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"On my part, I remain committed to the process of dialogue. It is my firm belief that dialogue and a willingness to look with honesty and clarity at the reality of Tibet can lead us to a viable solution."

Sony Shipping PCs With Green Dam Software

June 30, 2009

ChannelWeb June 29, 2009

Sony appears to be the one of the first PC makers to start shipping
computers with the controversial preinstalled Green Dam Youth Escort
Internet filtering software mandated by China's government.

Last month, China's Ministry of Industry and Information Technology (MIIT)
issued an edict requiring all desktop and laptop makers to begin
manufacturing and shipping gear with the filtering software installed by
July 1.

A Chinese blogger posted a photo on Twitter of what appears to be a Sony
document titled "Sony Disclaimer Notice Concerning the Green Dam Youth
Escort Software" that came included with a Sony Vaio laptop discussing the
Green Dam software. Another blogger, Rebecca MacKinnon, based at the
University of Hong Kong, translated the document on her RCoversation blog.

In the document, Sony appears to disclaim any responsibility for damage the
Green Dam software may cause.

The Green Dam Youth Escort software mandate is said to be aimed at curbing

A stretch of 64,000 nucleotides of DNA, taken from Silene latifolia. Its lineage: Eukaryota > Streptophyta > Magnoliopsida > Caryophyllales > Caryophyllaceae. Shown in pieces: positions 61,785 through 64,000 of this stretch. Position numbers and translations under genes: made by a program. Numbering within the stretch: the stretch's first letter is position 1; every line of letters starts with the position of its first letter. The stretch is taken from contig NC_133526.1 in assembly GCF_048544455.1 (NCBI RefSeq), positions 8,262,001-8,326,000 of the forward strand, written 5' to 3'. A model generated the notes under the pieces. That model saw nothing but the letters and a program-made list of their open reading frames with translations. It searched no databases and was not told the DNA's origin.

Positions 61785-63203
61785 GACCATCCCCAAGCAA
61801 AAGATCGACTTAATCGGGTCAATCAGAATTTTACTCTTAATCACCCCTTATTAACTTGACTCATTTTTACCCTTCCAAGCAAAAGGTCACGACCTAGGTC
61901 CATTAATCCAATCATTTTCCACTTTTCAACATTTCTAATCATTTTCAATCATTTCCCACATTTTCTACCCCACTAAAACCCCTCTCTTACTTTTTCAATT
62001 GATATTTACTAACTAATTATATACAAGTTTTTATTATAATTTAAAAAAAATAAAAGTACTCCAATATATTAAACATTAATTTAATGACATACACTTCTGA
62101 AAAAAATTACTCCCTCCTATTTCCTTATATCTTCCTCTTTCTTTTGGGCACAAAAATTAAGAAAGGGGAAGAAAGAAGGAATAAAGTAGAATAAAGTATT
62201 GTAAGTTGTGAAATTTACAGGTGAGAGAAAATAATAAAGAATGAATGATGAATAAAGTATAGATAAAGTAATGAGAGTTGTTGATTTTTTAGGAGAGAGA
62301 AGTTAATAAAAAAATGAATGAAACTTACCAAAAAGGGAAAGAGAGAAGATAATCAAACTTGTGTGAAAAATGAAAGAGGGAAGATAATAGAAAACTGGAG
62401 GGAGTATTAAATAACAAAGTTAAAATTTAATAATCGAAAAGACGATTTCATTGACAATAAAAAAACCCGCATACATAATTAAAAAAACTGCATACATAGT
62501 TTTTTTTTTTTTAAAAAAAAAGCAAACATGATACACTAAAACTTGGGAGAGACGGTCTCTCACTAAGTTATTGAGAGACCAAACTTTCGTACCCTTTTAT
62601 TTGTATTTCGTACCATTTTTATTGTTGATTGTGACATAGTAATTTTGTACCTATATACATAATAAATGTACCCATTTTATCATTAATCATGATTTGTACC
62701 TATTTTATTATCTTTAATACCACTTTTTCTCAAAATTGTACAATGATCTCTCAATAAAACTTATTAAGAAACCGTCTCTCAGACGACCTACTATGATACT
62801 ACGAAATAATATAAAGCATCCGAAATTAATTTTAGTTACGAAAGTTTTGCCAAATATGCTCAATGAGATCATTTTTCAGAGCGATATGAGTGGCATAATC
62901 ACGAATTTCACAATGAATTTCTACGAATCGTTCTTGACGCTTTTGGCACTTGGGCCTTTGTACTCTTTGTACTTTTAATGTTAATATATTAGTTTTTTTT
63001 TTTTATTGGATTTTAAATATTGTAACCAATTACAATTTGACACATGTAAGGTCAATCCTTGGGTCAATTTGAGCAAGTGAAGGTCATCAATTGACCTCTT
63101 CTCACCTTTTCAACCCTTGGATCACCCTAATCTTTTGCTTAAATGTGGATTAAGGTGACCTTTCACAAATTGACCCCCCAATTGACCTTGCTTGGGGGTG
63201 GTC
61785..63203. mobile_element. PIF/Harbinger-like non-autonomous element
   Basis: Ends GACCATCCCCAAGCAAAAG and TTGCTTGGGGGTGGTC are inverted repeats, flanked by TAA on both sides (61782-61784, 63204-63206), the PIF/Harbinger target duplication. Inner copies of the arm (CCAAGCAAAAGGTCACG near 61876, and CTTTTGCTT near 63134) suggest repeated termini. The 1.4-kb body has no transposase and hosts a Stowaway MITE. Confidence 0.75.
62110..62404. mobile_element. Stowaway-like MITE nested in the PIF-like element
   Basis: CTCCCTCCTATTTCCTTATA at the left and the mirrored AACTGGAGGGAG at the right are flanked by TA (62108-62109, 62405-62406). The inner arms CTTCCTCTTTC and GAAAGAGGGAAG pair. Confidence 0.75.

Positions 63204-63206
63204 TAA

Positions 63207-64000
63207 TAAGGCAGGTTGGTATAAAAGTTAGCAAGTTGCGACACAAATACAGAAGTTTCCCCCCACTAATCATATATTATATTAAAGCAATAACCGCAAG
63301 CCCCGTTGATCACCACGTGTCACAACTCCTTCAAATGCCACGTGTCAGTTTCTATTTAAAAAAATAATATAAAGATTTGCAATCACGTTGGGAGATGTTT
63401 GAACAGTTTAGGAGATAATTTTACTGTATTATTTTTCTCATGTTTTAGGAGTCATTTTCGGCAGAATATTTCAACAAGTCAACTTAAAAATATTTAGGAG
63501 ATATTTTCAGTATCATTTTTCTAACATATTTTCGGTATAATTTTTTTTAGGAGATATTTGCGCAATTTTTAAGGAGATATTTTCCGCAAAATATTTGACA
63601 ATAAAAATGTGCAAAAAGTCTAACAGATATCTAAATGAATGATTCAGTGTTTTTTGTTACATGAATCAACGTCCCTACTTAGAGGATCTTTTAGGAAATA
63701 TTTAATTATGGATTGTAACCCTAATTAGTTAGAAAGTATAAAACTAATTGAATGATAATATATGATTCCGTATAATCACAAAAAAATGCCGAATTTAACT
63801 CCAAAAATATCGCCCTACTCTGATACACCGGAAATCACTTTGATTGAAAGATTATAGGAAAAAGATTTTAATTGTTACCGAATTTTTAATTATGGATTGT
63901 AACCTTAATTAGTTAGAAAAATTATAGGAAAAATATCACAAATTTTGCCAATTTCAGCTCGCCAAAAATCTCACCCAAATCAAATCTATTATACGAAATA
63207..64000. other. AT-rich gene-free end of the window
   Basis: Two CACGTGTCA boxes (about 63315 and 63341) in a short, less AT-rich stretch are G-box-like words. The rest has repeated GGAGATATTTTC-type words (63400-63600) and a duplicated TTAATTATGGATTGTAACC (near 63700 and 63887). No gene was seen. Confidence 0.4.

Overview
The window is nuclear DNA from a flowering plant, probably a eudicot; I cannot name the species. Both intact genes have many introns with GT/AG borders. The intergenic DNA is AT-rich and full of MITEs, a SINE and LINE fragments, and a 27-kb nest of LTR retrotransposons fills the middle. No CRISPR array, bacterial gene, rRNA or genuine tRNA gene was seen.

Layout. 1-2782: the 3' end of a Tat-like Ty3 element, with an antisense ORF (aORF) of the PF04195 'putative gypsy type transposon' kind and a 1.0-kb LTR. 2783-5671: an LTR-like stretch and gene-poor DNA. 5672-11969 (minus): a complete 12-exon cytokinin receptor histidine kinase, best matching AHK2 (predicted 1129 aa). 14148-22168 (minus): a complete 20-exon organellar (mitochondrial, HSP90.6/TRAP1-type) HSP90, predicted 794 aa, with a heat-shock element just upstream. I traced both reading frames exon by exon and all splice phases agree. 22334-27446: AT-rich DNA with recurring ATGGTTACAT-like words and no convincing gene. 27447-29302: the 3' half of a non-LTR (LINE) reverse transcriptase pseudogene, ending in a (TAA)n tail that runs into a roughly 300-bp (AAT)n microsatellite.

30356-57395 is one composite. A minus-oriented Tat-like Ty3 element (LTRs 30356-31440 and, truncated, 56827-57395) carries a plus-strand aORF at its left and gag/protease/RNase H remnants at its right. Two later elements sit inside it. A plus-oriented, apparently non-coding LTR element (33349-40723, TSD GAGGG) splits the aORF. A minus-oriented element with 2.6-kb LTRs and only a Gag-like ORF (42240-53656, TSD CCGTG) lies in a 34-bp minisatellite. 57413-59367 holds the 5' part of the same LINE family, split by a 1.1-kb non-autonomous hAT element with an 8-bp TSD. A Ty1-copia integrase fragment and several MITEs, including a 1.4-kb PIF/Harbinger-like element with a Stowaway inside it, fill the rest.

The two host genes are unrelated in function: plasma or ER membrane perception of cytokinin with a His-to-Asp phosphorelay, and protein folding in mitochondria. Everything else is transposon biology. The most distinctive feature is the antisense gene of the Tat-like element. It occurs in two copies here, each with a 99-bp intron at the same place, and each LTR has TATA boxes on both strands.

the accessibility of pornography, violence and other content to children,
the Chinese government has said. But reports indicate citizens have
expressed concern over the potential for further censorship. Since news of
the Green Dam Youth Escort requirement leaked several weeks ago, the
Internet filtering software plan has been ensnared in controversy. Critics
both inside and outside the country have said the software could also be
used to censor politically sensitive Web sites such as those dealing with
Tibet or the banned Falun Gong group.

Along with Sony, Taiwanese computer maker Acer has said it will comply with
the Green Dam software rules, which indicate that PCs must ship with the
software included, but that users have the option of whether to turn it on
or off.

Critics outside China, including the U.S. government and U.S.-based computer
manufacturers, have been getting involved in the debate. Last week, The Wall
Street Journal reported that a group of international business associations
had issued a letter to the Chinese premier asking that the Green Dam mandate
be lifted. The letter follows a complaint issued by the U.S. State
Department, the U.S. Commerce Department and the Office of the U.S. Trade
Representative.
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